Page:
Not even when the old Ohio boyfriend, Matt, whom we are all starting to warm up to a bit more with each Brian/Cindy “Call Me” moment, calls himself asking her to take the “Last Train to Clarksville” before he heads off to Vietnam after getting drafted, does Cindy falter in her dream of photography career success. But it’s hard to quibble about too many hot topics for one show when the cast is having so much fun kicking up their heels to the strong choreography of JoAnn M. Hunter (Mirvish’s Joseph and the Amazing Technicolor Dreamcoat) and her “The Shoop Shoop Song” energy. The playfulness shines when used in the right moments, exemplified in the “The ‘In’ Crowd” party, hosted by the wildly fun, pop artist, cheekily named Randy Forthwall, played joyfully by Edward Staudenmayer (Broadway’s Girl from the North Country) who also adds that same flair to a dozen other minor roles. It is exactly the formula this show needs a whole lot more of and is the bus ride that could bring it success.
Director Gabriel Barre (Broadway’s Amazing Grace) does his best to keep the engine running, but sometimes he stalls it with a few heavy-handed approaches to some bigger issue moments, like Tanya’s “Society’s Child“. It’s touching but somehow too light and in need of a stronger punch, but I also have a feeling that Lucas-Perry could have handled that one all on her own without the dramatization playing out awkwardly over to the side. Yet, once again, the music is what delivers the energy and charm of this piece “Downtown” for our pleasure under the direction of music director Britt Bonney (Broadway’s Camelot) with music supervision, arrangements, and orchestrations by Joseph Church (Broadway’s The Lion King). But as with many jukebox musicals, the songs are the gold here, even when the lyrics only fit marginally into the storyline. The belting and the wildly colorful embodiment of the period are exactly what the piece needs to take it to the finishing line. Not the clumsy overwrought storyline and dialogue, checking as many boxes as one could hope for, that stops it in its soundtracks.
Trying hard to be a whole lot of things to a whole lot of people, Off-Broadway’s A Sign of the Times does find its way to be filled up with a ton of 1960s musical delights, performed wonderfully, all lined up in a row. Unfortunately, it is also a show with a storyline spit out by a computer program to cover all the issues of the time and place (and beyond, maybe “ten years ahead of wherever“) shoved in between and inside the cracks awkwardly. It never really finds its way into the well-balanced heights of its counterpart Hairspray, but it does entertain you well when it embraces the music it wants to share with us. Brad Peterson’s projection design (Off-Broadway’s Broadway Bounty Hunter) tries his best to add dimension and the weight of the decade with his projected photographs of activists and social movement moments, but the energy of the music presented here is really what drives this musical to its destination.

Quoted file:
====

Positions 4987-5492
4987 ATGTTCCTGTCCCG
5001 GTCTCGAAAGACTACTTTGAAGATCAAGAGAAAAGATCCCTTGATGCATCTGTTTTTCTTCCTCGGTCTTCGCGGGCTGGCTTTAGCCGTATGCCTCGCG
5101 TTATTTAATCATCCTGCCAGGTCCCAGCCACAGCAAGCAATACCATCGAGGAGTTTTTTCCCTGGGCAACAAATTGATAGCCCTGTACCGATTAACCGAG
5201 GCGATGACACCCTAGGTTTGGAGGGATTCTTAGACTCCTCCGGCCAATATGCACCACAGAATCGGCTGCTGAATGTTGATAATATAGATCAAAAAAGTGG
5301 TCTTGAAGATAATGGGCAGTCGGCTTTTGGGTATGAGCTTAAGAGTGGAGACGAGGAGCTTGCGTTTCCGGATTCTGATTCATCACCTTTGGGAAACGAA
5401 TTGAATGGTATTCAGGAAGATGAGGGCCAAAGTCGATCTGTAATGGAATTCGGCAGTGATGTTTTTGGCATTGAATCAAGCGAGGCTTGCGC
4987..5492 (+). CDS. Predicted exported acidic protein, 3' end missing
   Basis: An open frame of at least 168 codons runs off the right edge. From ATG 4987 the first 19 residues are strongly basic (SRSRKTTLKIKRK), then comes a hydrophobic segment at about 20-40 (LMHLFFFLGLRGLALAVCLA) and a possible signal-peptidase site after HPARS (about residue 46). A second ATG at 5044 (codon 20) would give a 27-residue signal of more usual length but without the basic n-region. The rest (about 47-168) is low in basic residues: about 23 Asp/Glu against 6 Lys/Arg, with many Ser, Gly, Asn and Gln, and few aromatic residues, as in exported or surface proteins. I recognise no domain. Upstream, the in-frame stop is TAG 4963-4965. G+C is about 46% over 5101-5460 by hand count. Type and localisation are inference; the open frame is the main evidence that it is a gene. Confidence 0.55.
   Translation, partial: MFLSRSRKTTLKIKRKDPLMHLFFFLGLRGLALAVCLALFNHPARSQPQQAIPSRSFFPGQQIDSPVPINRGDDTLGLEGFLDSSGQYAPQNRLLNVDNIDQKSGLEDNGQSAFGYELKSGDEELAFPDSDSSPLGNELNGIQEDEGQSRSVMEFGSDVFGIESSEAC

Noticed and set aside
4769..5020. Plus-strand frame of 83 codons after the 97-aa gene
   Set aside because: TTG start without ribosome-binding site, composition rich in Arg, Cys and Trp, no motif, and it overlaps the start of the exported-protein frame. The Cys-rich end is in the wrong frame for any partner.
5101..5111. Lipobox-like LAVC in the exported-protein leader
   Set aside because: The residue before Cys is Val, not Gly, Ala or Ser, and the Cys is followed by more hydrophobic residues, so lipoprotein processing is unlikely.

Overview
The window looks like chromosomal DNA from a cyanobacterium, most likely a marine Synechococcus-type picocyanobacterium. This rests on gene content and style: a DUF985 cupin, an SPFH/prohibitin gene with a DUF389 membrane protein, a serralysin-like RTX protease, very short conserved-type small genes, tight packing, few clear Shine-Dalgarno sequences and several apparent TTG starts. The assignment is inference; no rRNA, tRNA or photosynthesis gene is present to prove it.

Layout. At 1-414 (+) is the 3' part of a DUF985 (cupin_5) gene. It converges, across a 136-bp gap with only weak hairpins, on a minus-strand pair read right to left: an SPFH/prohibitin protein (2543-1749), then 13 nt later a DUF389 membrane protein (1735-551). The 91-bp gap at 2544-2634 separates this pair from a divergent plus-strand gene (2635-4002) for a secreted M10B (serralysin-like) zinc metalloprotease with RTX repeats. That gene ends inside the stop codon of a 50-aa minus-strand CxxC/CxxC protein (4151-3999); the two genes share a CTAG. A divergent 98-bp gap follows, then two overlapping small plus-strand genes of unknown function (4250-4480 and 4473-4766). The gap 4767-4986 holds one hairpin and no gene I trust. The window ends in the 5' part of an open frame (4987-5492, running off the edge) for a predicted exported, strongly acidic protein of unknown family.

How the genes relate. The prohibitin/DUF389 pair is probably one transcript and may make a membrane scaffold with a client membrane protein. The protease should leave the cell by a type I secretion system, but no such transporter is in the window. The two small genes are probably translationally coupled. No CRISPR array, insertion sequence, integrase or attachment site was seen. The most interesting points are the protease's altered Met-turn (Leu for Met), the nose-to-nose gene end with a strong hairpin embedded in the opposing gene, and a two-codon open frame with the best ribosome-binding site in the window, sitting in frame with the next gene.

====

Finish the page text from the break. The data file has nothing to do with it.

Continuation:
For more go to frontmezzjunkies.com
A Sign Of The Times Revists The Sounds of The 60’s
I grew up with the songs of Petula Clark, The Monkeys, Nancy Sinatra, Dusty Springfield and Lesley Gore, so I could not wait to see this production. These songs from my childhood are all featured in the new off-Broadway show A Sign of the Times, playing at New World Stages. The problem here is Joseph Church’s orchestration, musical direction by Britt Bonney and dance arrangements by David Dabbon don’t do justice to “I Know a Place,”“The Boy From New York City,” “It’s A Sign of The Times,” “Call Me,”“Downtown,” “The Shoop Shoop Song,” “Rescue Me” and more. They also for the most part, do not have singers who understand the genre, which has a pop sound not a musical theatre cadence.
The book by Lindsey Hope Pearlman (based on a story by Richard J. Robin), is over the top camp in the first act, but settles down in the second. Gabriel Barre’s direction is also inconsistent, which you wish for both of these element to be better as they take on issues such as sexism, racism, women’s rights and the Vietnam War.
We begin in Centerville, Ohio New Year’s Eve 1965 as Cindy (Chilina Kennedy) decides she wants a career and not marriage to her boyfriend Matt (Justin Matthew Sargent). Cindy longs to go New York City, and make it in the world as a photographer.
On the bus to NYC Cindy meets Cody (Akron Lanier Watson) “President Emeritus of the Student Nonviolent Coordinating Committee, University of Buffalo Chapter.” He is on a mission to improve race relations.
Cindy finds an apartment with Tanya (Crystal Lucas-Perry) who wants to make it in the music business.
Cindy gets a job and a romance with sexist Brian (Ryan Silverman), as Tanya hooks up with Cody, as Matt is sent to Vietnam.
In the end a happy ending transpires and you are left with some moments that leave you singing the soundtrack that is oh so singable.
As the lead Ms. Kennedy does not have a powerful singing voice until Act 2, where she excels in “You Don’t Own Me”. She also makes you understand Cindy’s dreams and longing for independence.
Who steals the show is Lucas-Perry singing “Rescue Me” and “Somethings Got A Hold On Me”.
Matthew Sargent in the beginning vocally lapses into the musical theatre genre, but when he allows his voice to get gravelly “Last Train to Clarksville” and “Eve of Destruction,” he excels.
Lanier Watson also has moments, but isn’t as strong as he should be vocally.
Silverman is strong vocally and makes chauvinism as creepy as a snake shedding it’s skin.
The choreography by JoAnn M. Hunter, is a hit and miss with some of the ensemble making it look effortless and the other half making it look like they are trying too much.
Johanna Pan’s costumes are also hit and miss.
In the second act “Gimme Some Lovin” “The Shoop Shoop Song (It’s In His Kiss)””Don’t Sleep In the Subway” and others really make you miss this infectious music that guided our lives.
What does shine is Evan Adamson’s scenic design; Ken Billington’s lighting; Shannon Slaton’s sound design; Brad Peterson’s projection design; and J. Jared Janas’ hair, wig and makeup. Also before the show old TV commercials put you in the mood.
What does make A Sign of the Times shine is that you really get to hear the lyrics of these songs and really see how songwriting was done. Ahh to have the music and innocents back again.
A Sign of the Times: New World Stages, 340 West 50th Street.